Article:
Asset Management and the Importance of Brand Building in a COVID-19 World
Let’s face it, COVID-19 has thrown us for a loop over the past six months. As if business pressures weren’t enough, firms now have to find ways to navigate employee doldrums, keep their people motivated and ensure that teams stay connected and highly productive in what will likely be a prolonged remote work environment.
However, many of the issues that asset managers faced prior to the pandemic—outperforming industry benchmarks, pressure over management fees, and maintaining a distinct value proposition in what has become an increasingly crowded playing field—are still front and center. My view, is that these issues will intensify as competition remains fierce and allocators become even more stringent with respect to where they deploy capital.
While many asset managers have traditionally relied on their marketing and distribution teams to generate buzz and have long played up their track records of producing profits—which I agree will always be a critical measure of success—the investment management industry has evolved and institutional allocators are increasingly entrusting their capital to managers that have pristine reputations, strong brands, and unique investment ideas.
Our CEO, Jen Prosek, has appropriately referred to the asset management industry over the years as “the emerging market of marketing.” The reality is, that the right type of external visibility coupled with insightful points-of-view are complementary to generating alpha and play a vital role in strategically positioning the firm over the long-term. “How come I’ve never heard of you?” isn’t a question you want to receive from a prospective investor.
Firms that we meet with, that have long maintained a less is more approach to elevating their external profiles, generally believe that taking a more proactive approach to brand building requires a lot of effort. I can tell you first-hand that it’s not as time intensive as you may think. Yes, you will need to devote some thinking to strategy and execution, but with the right team and communications partner, it’s a pretty straightforward process that can be ironed out fairly quickly.
If you’ve reached the point where you’re thinking about going on offense to differentiate your firm and your platform, below is a roadmap I recommend you follow. To start, I strongly suggest organizing a series of internal discussions whereby management can candidly discuss a number of broad questions. For example:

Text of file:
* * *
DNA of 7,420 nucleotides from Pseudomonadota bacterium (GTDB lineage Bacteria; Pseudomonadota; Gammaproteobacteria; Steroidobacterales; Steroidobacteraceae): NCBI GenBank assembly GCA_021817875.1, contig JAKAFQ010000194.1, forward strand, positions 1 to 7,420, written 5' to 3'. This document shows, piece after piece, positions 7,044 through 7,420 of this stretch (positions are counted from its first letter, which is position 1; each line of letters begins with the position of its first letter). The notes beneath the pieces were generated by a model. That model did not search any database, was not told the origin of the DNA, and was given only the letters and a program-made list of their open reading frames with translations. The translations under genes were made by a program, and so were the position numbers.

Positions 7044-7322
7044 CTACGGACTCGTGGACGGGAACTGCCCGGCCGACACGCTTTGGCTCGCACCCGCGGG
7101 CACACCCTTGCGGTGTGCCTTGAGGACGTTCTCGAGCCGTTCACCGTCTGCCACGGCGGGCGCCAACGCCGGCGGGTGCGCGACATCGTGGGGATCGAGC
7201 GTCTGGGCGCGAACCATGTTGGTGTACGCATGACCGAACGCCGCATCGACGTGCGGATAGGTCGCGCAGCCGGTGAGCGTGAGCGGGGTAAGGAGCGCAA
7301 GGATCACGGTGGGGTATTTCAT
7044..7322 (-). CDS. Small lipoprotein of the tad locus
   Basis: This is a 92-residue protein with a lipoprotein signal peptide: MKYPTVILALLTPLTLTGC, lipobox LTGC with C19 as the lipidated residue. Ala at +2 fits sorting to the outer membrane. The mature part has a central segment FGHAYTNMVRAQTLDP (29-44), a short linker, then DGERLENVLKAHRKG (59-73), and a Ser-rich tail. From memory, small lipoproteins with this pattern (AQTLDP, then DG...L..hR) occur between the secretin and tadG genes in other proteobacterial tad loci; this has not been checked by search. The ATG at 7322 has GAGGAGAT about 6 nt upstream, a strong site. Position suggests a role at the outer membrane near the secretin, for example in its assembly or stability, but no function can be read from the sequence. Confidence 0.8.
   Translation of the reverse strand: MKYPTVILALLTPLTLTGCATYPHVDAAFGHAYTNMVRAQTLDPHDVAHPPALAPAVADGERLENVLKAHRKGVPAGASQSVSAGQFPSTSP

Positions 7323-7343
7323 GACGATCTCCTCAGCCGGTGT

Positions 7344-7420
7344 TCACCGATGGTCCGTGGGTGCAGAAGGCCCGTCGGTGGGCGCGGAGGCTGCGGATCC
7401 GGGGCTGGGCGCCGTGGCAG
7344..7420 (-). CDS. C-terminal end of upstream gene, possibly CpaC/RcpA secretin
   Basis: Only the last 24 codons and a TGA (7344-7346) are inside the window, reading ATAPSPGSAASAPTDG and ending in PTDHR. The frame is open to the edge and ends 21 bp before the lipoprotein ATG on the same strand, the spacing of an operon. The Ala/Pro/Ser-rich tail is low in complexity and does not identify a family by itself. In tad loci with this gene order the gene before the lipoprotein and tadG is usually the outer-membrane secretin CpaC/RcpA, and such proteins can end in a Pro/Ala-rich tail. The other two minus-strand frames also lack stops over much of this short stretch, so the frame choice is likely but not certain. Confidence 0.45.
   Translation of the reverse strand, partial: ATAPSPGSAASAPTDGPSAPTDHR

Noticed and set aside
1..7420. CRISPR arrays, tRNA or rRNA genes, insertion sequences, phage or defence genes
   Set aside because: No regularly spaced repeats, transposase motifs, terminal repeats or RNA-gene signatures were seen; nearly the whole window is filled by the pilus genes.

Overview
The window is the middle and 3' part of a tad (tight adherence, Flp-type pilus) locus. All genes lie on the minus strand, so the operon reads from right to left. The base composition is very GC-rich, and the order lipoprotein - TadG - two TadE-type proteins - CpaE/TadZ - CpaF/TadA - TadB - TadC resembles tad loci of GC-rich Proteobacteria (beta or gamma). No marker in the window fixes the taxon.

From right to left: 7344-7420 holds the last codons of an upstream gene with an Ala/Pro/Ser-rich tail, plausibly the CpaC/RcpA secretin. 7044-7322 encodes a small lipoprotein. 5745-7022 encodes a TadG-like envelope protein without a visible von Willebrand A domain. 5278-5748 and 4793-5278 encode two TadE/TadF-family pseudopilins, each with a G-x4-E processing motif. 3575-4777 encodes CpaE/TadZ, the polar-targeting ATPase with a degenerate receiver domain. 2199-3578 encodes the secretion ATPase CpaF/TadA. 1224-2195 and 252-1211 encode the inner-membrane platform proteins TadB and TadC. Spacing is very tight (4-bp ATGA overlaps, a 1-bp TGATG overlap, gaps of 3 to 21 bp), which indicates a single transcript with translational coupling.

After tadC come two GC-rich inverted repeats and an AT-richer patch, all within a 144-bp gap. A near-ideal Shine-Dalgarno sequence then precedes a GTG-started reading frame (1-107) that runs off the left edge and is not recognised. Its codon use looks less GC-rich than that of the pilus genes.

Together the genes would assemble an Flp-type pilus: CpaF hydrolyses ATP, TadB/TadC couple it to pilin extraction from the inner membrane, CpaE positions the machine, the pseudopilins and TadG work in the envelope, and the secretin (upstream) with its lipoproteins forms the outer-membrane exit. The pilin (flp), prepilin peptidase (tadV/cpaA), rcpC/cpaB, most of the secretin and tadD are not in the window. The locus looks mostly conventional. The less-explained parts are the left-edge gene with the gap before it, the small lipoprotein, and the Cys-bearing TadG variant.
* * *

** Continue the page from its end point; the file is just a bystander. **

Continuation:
- Which firms do you admire and why?
- How do you want to be perceived in the marketplace?
- What makes you different and what do you want to be known for?
- What are your brand attributes and what do you stand for?
- What are your areas of specialization and where can you stand out in helping to educate investors, so they become smarter and better informed?
- What are your business priorities and how can strategic communications help to support these objectives?
- What are the topics and industry issues where the firm has a license to lead?
Once these types of questions are considered and answered, you can then begin to think about how best to deploy externally through a variety of communications channels, whether it be via media, targeted conferences or events, contributed commentary or authoring research that articulates insightful viewpoints.
The key to successfully activating is to be selective and deliberate with respect to what you’re trying to achieve and who you are seeking to influence. This is not an exercise in trying to be all things to all people. It’s about striking the right balance of raising your profile in a way that moves the needle.
Overall, there is not a one size fits all approach to building your brand. Every firm has different goals and objectives and various concerns about the implications of becoming more proactive. However, with the right planning, strategy and execution, every firm can have a smart, thoughtful and impactful communications program that helps drive your strategic business initiatives. We are seeing more and more asset management firms begin to take the leap. Those that don’t—or at the very least entertain the idea of doing so—are bound to inevitably get lost in the shuffle.